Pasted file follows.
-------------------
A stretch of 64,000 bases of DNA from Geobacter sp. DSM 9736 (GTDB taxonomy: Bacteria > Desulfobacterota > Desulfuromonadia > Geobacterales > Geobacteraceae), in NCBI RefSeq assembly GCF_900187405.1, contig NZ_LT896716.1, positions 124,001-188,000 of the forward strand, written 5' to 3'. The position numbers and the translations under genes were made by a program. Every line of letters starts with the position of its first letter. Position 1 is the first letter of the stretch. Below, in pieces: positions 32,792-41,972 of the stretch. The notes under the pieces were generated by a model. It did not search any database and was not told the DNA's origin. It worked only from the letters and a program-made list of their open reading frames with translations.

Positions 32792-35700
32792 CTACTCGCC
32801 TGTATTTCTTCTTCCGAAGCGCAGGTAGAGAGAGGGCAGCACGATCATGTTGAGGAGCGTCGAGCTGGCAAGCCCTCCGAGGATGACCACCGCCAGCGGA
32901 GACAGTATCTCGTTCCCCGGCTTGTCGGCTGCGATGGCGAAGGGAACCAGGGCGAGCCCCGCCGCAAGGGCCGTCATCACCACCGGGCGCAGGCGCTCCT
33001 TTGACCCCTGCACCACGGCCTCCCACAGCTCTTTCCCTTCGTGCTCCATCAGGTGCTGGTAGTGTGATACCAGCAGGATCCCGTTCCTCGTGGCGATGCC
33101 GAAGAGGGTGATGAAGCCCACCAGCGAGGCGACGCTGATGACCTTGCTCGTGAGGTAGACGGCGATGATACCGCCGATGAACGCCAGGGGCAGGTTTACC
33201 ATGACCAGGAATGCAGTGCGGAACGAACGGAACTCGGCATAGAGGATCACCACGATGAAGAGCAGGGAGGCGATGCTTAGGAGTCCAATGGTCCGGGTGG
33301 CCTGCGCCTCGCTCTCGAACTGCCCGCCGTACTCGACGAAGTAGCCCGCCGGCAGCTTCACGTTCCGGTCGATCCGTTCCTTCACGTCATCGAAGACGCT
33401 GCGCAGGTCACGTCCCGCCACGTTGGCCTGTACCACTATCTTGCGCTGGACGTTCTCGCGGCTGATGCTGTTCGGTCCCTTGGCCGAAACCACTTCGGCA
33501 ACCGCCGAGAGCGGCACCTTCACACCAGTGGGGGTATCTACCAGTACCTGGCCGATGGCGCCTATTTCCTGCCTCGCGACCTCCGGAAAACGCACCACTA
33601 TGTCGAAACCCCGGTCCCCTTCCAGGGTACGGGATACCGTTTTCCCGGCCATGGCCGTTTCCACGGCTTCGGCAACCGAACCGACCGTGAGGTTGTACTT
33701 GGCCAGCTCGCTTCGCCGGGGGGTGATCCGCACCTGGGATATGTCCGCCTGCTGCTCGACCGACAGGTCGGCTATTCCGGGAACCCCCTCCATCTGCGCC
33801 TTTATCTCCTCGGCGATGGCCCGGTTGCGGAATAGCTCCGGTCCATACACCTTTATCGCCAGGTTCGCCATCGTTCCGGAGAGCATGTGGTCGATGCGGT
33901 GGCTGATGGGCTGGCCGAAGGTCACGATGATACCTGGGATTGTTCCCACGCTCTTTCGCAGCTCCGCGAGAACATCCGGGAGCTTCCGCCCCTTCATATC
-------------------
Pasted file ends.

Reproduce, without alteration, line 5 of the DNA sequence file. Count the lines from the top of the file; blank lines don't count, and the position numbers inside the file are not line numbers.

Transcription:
32901 GACAGTATCTCGTTCCCCGGCTTGTCGGCTGCGATGGCGAAGGGAACCAGGGCGAGCCCCGCCGCAAGGGCCGTCATCACCACCGGGCGCAGGCGCTCCT